and will be doing that as well, my kiddos are spoilt by other family members i don’t ever want them to expect to get everything they glimpse in passing.

  6. We love Christmas and all that it entails (minus the commercialism of course.)

    Neither my husband nor I have large families, so it isn’t a problem to shop for everyone while still staying around $500 (kids included). And honestly, I really enjoy purchasing a meaningful gift for the people who help me out so much and love my kids so enormously!

    Our families are GREAT at asking what I would like them to get for the kids. That helps so much, because then I can request art supplies, items that we don’t have but would like, clothing in the right size (new pair of shoes, perhaps?) and this completely eliminates stuff I don’t want in my house (large plastic and brand items) and duplicates.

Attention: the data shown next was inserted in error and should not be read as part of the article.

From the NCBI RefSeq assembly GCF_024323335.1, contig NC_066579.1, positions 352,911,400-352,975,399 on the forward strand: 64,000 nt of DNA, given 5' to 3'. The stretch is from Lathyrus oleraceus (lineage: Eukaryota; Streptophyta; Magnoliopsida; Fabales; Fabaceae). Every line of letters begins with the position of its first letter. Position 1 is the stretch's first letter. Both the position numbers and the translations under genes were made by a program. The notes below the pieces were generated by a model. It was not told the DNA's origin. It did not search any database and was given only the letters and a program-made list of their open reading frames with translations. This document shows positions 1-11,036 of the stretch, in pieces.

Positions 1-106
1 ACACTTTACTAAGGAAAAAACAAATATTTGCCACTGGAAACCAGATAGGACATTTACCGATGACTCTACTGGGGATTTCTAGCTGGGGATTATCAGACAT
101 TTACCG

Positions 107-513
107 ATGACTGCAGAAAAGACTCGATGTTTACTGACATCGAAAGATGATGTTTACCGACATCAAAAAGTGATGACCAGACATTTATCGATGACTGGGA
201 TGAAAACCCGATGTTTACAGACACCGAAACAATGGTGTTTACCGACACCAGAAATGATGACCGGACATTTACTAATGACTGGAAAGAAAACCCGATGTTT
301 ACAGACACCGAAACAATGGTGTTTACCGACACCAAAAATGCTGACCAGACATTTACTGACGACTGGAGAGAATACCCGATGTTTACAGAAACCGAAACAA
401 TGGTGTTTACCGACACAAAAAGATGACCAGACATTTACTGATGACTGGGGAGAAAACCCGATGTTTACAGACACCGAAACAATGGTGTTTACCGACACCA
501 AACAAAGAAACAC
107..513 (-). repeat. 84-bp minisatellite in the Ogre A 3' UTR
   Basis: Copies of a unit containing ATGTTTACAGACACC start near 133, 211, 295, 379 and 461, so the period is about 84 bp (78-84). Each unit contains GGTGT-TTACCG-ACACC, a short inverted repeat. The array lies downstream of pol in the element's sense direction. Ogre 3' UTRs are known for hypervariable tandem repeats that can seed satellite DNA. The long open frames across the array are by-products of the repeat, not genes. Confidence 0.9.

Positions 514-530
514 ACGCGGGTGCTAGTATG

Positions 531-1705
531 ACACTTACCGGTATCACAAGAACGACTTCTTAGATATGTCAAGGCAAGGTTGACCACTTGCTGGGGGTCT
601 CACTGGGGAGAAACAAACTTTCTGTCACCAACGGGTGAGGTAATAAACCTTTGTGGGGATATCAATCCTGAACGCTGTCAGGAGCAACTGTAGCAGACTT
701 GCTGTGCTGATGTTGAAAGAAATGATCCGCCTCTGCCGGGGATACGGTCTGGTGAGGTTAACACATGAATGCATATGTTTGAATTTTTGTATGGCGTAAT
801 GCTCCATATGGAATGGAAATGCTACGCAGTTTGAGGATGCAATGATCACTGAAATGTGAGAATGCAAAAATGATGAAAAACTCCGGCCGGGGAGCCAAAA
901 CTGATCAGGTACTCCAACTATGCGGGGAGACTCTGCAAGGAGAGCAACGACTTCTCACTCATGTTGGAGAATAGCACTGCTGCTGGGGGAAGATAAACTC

I also packed up the large majority of their toys in early November and donated them to teen moms. I wanted the kids to have only a few things to play with pre-Christmas to develop at grateful heart not a greedy-give-it-to-me attitude.

    We have talked extensively about Christmas being Jesus’ birthday, and although we aren’t in to the whole santa thing, I explained that Santa helps us to remember that giving to others in need is a wonderful thing.

    We are on the lookout for more ideas to infuse December with the true meaning of Christmas-next stop: a live nativity. And this afternoon we tromped around in the cold leaving chocolate covered pretzels (homemade) and cards in our neighbors mailboxes.

    Keep the great ideas coming! I will check back for more ideas!